Depreciation refers to the decrease of value in an asset over time.

  • Devaluation

    When a pegged currency is weakened artificially via governmental means.

  • Dove(Dovish)

    When a country artificially lowers interest rates, they are referred to as "dovish". This is the opposite of "hawkish"

  • Drawdown

    When the value of an investment drops, the length between its peak and its low is called the drawdown.

  • E

  • Electronic communication network(ECN)

    Electronic Communications Network (ECN) is a type of network that allows clients to have direct access to providers and other participants.

  • Equity

    The equity refers to a value of an asset minus its liabilities.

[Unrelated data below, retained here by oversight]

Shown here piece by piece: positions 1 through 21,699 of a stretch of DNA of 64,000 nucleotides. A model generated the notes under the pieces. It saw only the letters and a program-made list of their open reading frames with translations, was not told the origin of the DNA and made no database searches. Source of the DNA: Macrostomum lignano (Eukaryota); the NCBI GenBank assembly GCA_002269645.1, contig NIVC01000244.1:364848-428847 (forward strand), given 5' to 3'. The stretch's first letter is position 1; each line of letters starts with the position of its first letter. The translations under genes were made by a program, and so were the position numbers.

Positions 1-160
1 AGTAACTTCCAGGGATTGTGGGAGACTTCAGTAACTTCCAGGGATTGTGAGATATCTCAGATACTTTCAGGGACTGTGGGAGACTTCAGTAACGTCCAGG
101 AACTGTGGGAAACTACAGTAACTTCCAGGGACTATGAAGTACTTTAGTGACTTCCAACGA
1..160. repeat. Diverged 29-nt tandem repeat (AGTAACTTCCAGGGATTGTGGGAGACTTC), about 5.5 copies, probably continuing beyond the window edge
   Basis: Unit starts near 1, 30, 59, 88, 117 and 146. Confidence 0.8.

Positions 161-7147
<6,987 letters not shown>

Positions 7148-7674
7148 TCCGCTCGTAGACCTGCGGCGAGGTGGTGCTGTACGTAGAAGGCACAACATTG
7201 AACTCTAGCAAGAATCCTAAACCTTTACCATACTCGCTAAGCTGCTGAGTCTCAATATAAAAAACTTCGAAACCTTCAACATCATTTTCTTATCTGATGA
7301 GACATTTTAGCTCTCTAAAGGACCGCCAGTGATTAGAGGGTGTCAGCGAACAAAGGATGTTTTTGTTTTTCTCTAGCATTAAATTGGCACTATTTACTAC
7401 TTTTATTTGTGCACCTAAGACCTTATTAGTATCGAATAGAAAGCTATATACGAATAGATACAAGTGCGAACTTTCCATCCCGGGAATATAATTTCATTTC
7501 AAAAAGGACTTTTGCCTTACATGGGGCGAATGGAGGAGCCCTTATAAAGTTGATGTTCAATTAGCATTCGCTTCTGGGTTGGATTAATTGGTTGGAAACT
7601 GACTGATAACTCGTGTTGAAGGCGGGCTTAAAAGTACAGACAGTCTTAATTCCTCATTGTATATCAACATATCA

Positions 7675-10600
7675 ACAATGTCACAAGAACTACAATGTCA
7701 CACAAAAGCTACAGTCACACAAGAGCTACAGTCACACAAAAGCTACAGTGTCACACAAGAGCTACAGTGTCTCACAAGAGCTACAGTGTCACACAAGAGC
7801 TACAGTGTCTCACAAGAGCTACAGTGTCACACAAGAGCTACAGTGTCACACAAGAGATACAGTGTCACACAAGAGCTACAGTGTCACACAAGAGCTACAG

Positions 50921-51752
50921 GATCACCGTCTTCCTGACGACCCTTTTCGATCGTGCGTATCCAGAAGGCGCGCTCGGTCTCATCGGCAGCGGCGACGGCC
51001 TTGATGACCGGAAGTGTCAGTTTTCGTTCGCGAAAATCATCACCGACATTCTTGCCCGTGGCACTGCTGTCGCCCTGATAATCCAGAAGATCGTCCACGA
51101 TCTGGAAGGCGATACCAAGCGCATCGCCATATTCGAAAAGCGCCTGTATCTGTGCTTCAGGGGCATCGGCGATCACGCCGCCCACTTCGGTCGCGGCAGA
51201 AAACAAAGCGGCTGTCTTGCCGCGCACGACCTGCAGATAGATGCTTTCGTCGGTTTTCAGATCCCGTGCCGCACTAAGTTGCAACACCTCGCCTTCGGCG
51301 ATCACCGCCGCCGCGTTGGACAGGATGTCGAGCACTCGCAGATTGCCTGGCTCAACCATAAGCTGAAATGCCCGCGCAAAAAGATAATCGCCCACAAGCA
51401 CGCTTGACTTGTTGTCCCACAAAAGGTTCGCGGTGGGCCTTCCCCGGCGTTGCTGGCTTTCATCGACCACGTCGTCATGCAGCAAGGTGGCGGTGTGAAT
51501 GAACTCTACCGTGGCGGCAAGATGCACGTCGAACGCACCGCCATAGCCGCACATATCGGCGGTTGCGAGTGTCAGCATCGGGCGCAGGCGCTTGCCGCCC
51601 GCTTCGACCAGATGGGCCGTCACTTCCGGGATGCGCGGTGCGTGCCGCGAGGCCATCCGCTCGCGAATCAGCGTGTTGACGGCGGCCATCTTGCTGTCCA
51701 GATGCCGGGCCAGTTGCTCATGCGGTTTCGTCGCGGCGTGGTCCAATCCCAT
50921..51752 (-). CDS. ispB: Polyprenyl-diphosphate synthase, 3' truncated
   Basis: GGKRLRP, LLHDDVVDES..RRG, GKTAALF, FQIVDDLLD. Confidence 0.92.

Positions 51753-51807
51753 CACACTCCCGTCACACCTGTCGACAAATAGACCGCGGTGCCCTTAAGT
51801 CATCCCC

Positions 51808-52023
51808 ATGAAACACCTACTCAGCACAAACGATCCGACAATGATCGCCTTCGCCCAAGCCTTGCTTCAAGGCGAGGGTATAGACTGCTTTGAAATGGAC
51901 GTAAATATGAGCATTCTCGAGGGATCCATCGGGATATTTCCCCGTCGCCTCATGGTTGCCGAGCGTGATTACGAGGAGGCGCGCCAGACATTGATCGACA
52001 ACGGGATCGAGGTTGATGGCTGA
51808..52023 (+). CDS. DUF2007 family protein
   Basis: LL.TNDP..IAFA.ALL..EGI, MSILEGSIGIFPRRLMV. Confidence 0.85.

• Exchange Rate

    The rate at which one currency can be exchanged for another.

  • Execution

    Execution refers to the transaction when a trade is carried out and completed.

  • Exotic Currency

    Exotic Currencies are currencies that are thinly traded. Because of this low trading volume, trading such currencies are generally quite expensive.

  • Exposure

    Exposure refers to the total amount of money that is loaned to a specific entity. It can also refer to the risk involvement that a trader may face in the market.

  • F

  • Federal Reserve

    The central banking system of the US.

  • Fill

    The fill describes a scenario when an order is fully executed.

  • Fill or Kill

    The Fill or Kill is an order that is used when an investor has a specific price that he wants to transact at. If the order is not filled at that specific price, then the order is cancelled, or killed.

  • Fill Price

    The price at which an order was completed.

  • Fixed Exchange Rate

    The fixed exchange rate refers to an exchange rate that is fixed in accordance with requirements from governmental controls or by central banks.

  • Floating Exchange Rate